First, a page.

OR WAIT 15 SECS
Shoulder joint instability often results from traumatic injuries that occur in young athletes participating in contact sports, according to a literature review in the Journal of the American Academy of Orthopaedic Surgeons.
Shoulder joint instability often results from traumatic injuries that occur in young athletes participating in contact sports, according to a literature review in the Journal of the American Academy of Orthopaedic Surgeons. Common causes include force or falling on an outstretched arm; a direct blow to the shoulder area; forceful throwing, lifting, or hitting; and contact with another player. Key statistics from studies of shoulder joint instability injuries in young athletes include the following:
• In 45% of shoulder joint instability injuries, young athletes lost more than 10 days from participation in sports activity.
• Young male athletes are at greatest risk for shoulder joint instability injuries and recurrence of injuries.
• In one study, the rate of athletes who reinjured their shoulder was higher in patients younger than 23 years (72%) than in those older than 30 years (27%).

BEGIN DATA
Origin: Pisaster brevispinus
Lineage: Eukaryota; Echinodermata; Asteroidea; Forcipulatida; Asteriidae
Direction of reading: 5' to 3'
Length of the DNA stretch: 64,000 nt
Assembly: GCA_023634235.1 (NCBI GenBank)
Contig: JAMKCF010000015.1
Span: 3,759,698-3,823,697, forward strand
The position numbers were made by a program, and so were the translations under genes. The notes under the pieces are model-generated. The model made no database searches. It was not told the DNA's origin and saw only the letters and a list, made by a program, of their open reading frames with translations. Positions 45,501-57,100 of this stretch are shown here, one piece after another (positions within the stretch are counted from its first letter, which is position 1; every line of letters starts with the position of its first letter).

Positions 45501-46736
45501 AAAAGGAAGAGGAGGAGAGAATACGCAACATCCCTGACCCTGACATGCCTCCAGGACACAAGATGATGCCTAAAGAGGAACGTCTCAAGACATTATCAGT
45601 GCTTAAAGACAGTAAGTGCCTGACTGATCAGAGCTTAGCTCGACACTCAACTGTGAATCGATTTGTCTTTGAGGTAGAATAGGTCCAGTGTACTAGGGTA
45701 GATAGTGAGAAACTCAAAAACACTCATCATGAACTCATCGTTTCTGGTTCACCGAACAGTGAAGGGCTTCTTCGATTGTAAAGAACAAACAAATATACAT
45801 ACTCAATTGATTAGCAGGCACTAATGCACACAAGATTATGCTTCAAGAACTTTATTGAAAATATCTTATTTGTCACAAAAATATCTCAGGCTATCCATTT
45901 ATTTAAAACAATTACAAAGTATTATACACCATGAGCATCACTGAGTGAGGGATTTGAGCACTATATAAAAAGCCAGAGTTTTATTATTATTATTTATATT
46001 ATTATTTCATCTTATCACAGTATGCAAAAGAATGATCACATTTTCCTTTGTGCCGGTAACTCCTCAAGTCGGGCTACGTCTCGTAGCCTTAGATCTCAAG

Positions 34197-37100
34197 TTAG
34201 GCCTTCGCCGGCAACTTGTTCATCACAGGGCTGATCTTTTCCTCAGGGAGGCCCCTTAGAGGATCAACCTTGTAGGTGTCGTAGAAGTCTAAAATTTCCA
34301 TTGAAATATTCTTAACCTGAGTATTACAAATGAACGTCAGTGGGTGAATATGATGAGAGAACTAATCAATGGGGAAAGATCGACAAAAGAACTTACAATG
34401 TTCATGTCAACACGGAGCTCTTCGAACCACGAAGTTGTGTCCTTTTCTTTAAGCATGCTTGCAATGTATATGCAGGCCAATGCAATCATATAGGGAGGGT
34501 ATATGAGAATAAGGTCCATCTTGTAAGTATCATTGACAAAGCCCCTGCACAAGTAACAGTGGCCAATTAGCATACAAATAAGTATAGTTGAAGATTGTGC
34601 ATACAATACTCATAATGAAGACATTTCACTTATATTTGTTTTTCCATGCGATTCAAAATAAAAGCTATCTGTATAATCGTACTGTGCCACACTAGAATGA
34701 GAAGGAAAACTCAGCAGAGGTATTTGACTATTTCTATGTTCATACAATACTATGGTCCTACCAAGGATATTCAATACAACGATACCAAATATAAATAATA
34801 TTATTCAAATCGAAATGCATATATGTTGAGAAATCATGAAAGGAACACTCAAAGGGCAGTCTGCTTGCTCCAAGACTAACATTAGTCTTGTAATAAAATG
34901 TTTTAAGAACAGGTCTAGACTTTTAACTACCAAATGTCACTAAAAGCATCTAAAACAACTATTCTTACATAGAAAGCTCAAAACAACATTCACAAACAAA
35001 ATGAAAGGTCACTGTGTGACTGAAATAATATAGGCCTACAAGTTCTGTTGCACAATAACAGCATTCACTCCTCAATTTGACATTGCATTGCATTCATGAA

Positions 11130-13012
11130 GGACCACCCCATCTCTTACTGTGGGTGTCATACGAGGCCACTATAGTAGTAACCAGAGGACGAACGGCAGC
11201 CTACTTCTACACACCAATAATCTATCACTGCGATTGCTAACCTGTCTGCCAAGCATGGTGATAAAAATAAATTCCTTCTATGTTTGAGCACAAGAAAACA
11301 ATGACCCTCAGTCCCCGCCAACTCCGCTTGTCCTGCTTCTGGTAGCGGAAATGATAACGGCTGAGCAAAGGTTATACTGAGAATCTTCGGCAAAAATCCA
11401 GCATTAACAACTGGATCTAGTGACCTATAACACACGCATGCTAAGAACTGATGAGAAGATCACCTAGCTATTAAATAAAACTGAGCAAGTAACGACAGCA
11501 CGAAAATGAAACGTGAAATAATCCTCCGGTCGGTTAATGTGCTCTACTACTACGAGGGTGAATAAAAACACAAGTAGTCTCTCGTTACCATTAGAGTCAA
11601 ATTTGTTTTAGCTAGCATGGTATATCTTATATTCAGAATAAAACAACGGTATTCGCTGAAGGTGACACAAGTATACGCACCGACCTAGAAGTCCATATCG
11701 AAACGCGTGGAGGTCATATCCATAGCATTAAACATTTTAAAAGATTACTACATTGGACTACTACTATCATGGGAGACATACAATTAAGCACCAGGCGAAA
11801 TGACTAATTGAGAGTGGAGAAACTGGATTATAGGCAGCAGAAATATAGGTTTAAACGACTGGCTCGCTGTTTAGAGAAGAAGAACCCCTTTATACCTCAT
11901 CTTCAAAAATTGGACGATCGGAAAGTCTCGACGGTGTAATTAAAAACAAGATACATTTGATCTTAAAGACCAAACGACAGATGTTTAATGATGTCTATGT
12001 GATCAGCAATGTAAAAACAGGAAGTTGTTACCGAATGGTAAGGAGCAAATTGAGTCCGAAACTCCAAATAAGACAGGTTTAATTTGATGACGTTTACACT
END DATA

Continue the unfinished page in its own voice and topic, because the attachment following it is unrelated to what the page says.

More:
• Young athletes aged 15 to 20 years who were treated nonsurgically had an injury recurrence rate of 87%.
• Shoulder arthritis occurred in up to 40% of athletes with recurring shoulder instability injuries. Nonsurgical management of shoulder joint instability injuries consists of brief shoulder immobilization and early rehabilitation. Points to consider with nonsurgical management include the following:
• Athletes should return to sports activity only when they achieve full pain-free motion.
• Motion-restricting braces or sleeves that prevent extreme overhead motion may help prevent recurring injuries among nonthrowing athletes but may limit function and level of play.
• Rehabilitation may help some athletes return to sports activity within 3 weeks after an initial injury. However, the risk of shoulder joint instability recurring is greater with early return to sports activity.
Surgical management tips include the following:
• Recurrent shoulder joint instability or an inability to perform sport-specific drills safely even with rehabilitation, activity modification, or bracing is an indication that surgical management options need to be considered.
• Early surgical stabilization removes the athlete from the competitive season and provides definitive management of shoulder joint instability, typically with unrestricted return to sports activity in 6 to 9 months.
• Athletes with bone loss, recurrent instability, an instability event that occurs at the end of the season, or an inability to perform sport-specific drills are candidates for surgical stabilization.
A team approach to return-to-competition decisions that includes the athlete, his or her parents and family, athletic training staff, the team physician, and coaching staff is recommended. The goal always should be to serve the best interests of the athlete and to achieve a stable shoulder with return of full range of motion and strength.